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Trends to Guide Business: 2023

In June 2020, more than half of North American buyers surveyed by Shopify said the COVID-19 pandemic had changed the way they will shop going forward. Looking back, how did this play out?

By Gianna Annunzio
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In June 2020, more than half of North American buyers surveyed by Shopify said the COVID-19 pandemic had changed the way they will shop going forward. Looking back, how did this play out?

The answer is that the shift has been more pronounced than anyone could have predicted. As supply chains still struggle to recover and inflation is reining in household spending, small businesses have been hit hard.

While inflation is predicted to slow in 2023, small businesses will need to contend with shifting consumer demands and loyalty in the wake of rising costs. What new shopping behaviors have emerged? Which consumer trends will impact brands the most? And how can business owners respond?


Buyers Impacted Are Seeking Deals

While the luxury products market is predicted to see an uptick this year, mid-tier or “aspirational luxury” brands will struggle most to offer value to customers without damaging their reputation. Tightening spending has caused brand loyalty to wane, with consumers looking for deals. Shopping habits are trending toward saving money and price comparison.

  • Eight in 10 Americans surveyed in one poll believe 2023 will be a year of economic difficulty.
  • 56 percent of households plan to save money this year by reducing expenses.


Social Ads Still Drive Purchases

Despite the rising cost of acquiring a customer and the lower return on ad spend, social ads are still a top driver of purchases in the U.S., Shopify’s research finds. On some platforms, social commerce hasn’t seen uptake at quite the rate expected, causing companies to revert to a “back to basics” approach to advertising.

  • 78 percent of consumers say they are more willing to buy from a brand if they have a good experience on social.
  • Social media ad spend increased more than 38 percent between 2020 and 2021, rising to almost $230 billion in 2022.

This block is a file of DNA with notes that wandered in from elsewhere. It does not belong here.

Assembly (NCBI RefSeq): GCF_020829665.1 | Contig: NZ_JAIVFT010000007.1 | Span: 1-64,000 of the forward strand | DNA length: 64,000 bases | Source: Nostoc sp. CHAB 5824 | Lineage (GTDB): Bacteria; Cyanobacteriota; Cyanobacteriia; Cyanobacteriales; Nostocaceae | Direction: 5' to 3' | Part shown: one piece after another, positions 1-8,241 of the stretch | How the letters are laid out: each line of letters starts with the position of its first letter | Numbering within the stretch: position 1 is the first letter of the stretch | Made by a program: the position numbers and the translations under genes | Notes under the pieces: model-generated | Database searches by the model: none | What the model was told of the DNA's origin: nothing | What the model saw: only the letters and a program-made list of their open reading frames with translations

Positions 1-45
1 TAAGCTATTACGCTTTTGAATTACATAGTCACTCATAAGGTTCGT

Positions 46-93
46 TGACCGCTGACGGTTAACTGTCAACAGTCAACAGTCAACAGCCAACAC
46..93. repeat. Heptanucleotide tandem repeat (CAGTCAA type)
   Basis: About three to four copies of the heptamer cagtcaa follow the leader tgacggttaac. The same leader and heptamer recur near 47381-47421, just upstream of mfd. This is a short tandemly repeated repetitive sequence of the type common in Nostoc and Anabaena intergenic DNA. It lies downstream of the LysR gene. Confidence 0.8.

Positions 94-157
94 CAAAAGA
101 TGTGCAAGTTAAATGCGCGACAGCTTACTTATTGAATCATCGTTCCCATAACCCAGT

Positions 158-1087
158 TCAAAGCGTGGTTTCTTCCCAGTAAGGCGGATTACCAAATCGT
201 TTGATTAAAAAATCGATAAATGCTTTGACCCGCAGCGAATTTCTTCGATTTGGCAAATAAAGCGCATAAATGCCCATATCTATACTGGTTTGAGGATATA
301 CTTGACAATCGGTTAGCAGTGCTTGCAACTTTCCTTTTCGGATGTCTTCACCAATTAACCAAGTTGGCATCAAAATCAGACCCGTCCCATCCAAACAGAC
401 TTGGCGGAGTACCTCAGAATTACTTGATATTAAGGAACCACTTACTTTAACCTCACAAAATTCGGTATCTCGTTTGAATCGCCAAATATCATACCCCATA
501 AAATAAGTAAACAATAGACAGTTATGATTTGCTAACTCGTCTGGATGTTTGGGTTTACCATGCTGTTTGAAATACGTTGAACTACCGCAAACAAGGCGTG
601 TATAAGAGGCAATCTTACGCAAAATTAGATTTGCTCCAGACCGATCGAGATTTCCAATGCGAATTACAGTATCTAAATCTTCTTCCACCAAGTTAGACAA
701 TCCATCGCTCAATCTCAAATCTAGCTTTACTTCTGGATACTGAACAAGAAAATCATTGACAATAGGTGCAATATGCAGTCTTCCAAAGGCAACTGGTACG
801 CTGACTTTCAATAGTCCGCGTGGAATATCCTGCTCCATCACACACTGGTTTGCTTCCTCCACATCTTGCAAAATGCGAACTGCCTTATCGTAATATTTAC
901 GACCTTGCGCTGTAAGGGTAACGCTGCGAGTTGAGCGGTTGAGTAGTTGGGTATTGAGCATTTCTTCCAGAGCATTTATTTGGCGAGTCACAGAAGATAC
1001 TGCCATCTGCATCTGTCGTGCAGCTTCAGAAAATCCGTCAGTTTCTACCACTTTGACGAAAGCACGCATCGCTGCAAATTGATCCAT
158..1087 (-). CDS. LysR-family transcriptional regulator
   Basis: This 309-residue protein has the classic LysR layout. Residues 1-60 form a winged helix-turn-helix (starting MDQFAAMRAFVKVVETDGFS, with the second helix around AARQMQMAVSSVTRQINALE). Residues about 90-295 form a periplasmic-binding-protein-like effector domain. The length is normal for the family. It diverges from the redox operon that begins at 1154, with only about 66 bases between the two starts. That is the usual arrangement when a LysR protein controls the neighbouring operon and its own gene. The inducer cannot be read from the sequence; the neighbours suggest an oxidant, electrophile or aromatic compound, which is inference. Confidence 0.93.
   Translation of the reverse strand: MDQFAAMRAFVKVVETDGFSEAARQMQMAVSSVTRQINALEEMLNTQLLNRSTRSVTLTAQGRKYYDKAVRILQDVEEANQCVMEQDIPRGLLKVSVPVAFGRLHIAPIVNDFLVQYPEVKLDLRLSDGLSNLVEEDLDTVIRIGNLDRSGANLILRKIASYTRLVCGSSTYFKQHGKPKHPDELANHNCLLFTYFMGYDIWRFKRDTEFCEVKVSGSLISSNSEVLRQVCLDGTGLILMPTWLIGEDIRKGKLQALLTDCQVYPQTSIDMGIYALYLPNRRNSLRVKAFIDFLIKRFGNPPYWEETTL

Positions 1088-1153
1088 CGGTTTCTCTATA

• While the cost per thousand ad impressions (CPMs) increased during this time, it began to fall in the second half of 2022.


Social Commerce Holds Strong on TikTok

One platform is dominating the social commerce space: TikTok. TikTok reported in 2022 that its platform is 1.7 times more likely to be the source for product discovery than other platforms. The social network also became shoppable last year, monetizing the popular #TikTokMadeMeBuyIt trend.

  • The percentage of TikTok users who are social buyers is predicted to surpass Facebook’s in 2024.
  • Google found that 40 percent of internet users aged 18 to 24 start an internet search on TikTok or Instagram — rather than using Google.


Brands Look to Omnichannel Experiences

With supply chain issues, waning loyalty and more competition, direct-to-consumer (DTC) ecommerce brands are seeking new ways to reach their customers. Consumers are starting their discovery journeys in places other than traditional search engines. Finding new avenues to get in front of buyers will be key in 2023.

  • Amazon tops the list for online shopping searches among U.S. adults, with 63 percent reporting they use the site to discover products.


Personalization is in Demand

Many consumers expect brands to offer personalized shopping experiences, both in-store and online. But consumer interest in shopping experiences tailored to their interests is matched by their concern for privacy.

  • Interest in personalization is increasing drastically. In 2022, 62 percent of consumers surveyed in one study said a brand would lose their loyalty if it did not deliver a personalized experience, up from 45 percent the previous year.
  • One study found that 74 percent of consumers surveyed said they highly value their data privacy and 82 percent are concerned about how companies are using their personal data.
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